Another advantage of the present invention is that allows multiple memories to be tested on a chip without having to load many different programs, thereby significantly reducing processing time and increasing efficiency.
According to a first aspect of the present invention, a system for testing a plurality of embedded memory modules on a chip is provided. The system includes a plurality of embedded memories that are grouped into one or more virtual memory blocks, each of the embedded memories including a plurality of memory cells, which are each assigned an associated address within the one or more virtual memory blocks; a test controller that is adapted to be coupled to the plurality of embedded memories, to communicate test data to the memory cells that are associated with assigned addresses, and to read data from the memory cells; and at least one compare circuit for comparing the data read from the memory cells to expected data, in order to determine if each of the memory cells is operating properly.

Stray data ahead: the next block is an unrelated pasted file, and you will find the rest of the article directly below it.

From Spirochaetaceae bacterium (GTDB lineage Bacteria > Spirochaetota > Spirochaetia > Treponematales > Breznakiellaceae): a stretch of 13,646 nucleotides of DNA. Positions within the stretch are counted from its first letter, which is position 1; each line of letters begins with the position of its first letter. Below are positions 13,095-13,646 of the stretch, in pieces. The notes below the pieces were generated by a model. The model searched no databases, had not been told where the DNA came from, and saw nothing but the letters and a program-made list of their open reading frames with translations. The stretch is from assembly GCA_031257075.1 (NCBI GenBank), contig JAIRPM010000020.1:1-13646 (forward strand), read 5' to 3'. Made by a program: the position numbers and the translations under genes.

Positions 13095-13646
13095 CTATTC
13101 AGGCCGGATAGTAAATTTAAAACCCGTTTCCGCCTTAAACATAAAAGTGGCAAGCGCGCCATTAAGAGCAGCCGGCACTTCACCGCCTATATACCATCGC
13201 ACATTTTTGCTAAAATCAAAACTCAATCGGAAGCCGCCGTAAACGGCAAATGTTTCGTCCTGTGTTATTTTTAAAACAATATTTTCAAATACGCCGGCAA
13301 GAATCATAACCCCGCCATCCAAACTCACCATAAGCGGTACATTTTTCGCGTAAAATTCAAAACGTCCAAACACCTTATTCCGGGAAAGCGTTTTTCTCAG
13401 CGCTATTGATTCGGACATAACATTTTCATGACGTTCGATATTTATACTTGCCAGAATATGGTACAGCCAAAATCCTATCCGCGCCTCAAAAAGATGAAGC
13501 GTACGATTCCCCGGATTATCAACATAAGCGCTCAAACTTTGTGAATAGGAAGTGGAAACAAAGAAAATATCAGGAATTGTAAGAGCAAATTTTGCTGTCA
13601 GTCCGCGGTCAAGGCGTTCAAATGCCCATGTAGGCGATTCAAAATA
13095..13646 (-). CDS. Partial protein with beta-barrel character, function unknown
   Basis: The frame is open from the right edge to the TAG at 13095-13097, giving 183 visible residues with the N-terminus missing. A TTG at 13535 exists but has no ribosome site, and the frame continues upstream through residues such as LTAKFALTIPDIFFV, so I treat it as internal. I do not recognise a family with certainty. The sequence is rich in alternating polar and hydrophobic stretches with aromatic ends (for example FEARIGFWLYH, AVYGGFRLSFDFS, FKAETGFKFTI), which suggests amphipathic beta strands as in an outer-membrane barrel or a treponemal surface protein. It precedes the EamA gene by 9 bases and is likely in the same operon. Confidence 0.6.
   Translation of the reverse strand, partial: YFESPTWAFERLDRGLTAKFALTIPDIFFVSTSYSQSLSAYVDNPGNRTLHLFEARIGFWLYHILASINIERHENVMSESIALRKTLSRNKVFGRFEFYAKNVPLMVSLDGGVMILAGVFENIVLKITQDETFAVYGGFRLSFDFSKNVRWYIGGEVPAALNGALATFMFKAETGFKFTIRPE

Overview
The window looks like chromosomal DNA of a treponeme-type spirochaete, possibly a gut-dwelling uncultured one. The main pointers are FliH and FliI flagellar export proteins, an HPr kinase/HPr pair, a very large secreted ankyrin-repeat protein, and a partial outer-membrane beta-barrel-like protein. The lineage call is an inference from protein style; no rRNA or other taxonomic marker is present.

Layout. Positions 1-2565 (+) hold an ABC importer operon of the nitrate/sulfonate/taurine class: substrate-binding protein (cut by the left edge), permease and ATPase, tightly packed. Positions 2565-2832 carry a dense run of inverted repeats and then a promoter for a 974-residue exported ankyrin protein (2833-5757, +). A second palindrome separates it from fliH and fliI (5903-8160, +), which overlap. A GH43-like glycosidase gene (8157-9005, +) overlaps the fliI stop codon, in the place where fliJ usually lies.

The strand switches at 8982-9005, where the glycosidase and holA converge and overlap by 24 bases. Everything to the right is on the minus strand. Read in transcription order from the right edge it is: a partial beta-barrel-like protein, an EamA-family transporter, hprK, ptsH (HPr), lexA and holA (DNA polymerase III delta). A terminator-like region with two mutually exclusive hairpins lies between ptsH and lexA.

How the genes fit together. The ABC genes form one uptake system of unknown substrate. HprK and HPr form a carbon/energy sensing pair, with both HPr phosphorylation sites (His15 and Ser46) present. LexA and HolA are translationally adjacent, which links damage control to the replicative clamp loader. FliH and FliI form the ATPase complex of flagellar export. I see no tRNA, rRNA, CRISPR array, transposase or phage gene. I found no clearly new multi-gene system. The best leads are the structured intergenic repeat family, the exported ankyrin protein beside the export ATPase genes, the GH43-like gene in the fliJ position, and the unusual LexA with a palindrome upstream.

According to a second aspect of the present invention, a method is provided for testing a plurality of memory modules embedded on a chip. The method includes the steps of: defining an address space of the chip to cover the plurality of memory modules combined; and testing the plurality of memory modules as a single virtual memory block.